Panic! Like It’s 1837

Tyler Durden's picture

Via The Daily Bell

180 years ago today, everyone panicked. On May 10, 1837, New York banks finally realized that the easy money they were lending was unsustainable, and demanded payment in “specie,” or hard money like gold and silver coin. They had previously been accepting paper currency that for every $5 was backed by only $1 in silver or gold.

Things culminated to that point after years of borrowing the paper currency to expand west, buy land, and build infrastructure. As silver came in from Mexico, banks lent out five times the amount of their deposits–fractional reserve banking.

At the same time, the value of silver was falling because its supply was increasing in America. Great Britain, which had been lending much of the money, was less interested in silver because they could pay for trade with China in opium. So even though Britain had a year earlier begun demanding payment in specie, the abundant silver in America did not hold the same weight, so to speak, it had previously.

Now, reflect on this for a second. The USA was depending on loans from a country that they had successfully revolted and seceded from fewer than 50 years earlier. Britain had also provoked The War of 1812 just 25 years earlier when they wouldn’t stop attacking American ships. But somehow it still seemed like a good idea to depend on British banks to form the foundation of American development.

So at the same time when American banks had to backstep their risky practices, Britain also just so happened to need 25% less cotton, which was the foundation of the American economy. This only exacerbated the trade deficit.

But still, despite whether or not Britain’s actions were nefarious, the whole situation would have been remarkably cushioned if fractional reserve banking had not been used. Because of this “easy money,” land was bought at enormous rates on credit, but credit that was not backed by actual value–only 1/5 of the actual value existed of what was being lent!

President Andrew Jackson was not entirely without blame either. When he deconstructed the federal bank, he deposited the money into state banks, and encouraged them to go ahead and lend, lend, lend! Of course, when the time came for the banks to return the deposits, the money was gone.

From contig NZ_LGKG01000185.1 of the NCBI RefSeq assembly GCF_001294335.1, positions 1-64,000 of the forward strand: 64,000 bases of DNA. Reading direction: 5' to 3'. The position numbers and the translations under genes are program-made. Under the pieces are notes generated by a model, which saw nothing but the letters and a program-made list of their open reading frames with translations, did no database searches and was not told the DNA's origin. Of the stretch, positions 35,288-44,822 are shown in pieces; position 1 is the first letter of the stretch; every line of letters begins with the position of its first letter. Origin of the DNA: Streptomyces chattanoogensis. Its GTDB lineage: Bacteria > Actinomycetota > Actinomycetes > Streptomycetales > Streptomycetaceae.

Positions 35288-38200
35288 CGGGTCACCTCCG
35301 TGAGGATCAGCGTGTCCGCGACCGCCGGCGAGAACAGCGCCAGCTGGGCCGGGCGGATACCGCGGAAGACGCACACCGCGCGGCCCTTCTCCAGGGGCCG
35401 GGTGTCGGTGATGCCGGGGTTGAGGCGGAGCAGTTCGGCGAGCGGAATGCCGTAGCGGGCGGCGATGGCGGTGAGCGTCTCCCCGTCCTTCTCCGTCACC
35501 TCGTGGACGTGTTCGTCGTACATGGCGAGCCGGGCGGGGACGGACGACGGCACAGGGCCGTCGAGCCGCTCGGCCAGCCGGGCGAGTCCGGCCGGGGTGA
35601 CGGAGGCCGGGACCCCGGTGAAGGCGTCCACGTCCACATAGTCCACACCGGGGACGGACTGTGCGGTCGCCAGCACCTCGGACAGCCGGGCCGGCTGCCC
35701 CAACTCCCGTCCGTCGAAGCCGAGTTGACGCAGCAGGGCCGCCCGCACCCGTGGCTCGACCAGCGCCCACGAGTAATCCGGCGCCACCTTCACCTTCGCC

So when this massive real estate bubble burst in 1837, it caused a panic and ensuing recession that lasted until 1844.

Does any of this sound familiar to you? Perhaps especially the part about government creating incentives for home loans, which could not be paid back, culminating in the crash of 2008.

Some used President Jackson’s abandonment of the Bank of the United States as proof that a central bank was needed to stabilize the economy. Yet instead of prohibiting fractional reserve banking, the Federal Reserve exacerbated the practice. They required no hard money backing of U.S. currency, while still allowing banks to lend out much more money than they possessed. Not only do banks not have enough money to cover what they lend, but the money itself is still just paper.

In the years preceding the panic of 1837, state banks had basically done the same thing. They were printing money that held value only by fiat, and funding public works projects in order to circulate the money. The obvious problem was that the money represented nothing of value, and was thus primed for rapid devaluation, which contributed to the bubbles which burst in 1837.

Now, the stock market is higher than ever, and interest rates are basically lower than ever. This time is probably different.

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Kamehameha's picture

No one leaves Federal Reserve building *alive*.  Then fumigate the tunnels.  SpecOps can visit the BIS, and chase them to the ends of the Earth.

Deathrips's picture

You see ..promises from strangers are more valuable than silver and gold.





johngaltfla's picture

The Panic of 1837 and following depression brought us an American original:

The Sawdust sandwich.

Literally a sprinkling of sawdust on bread to provide filler to keep empty stomachs from hurting.

Coming to the iDepression of 2019 near you.

SolidAssets's picture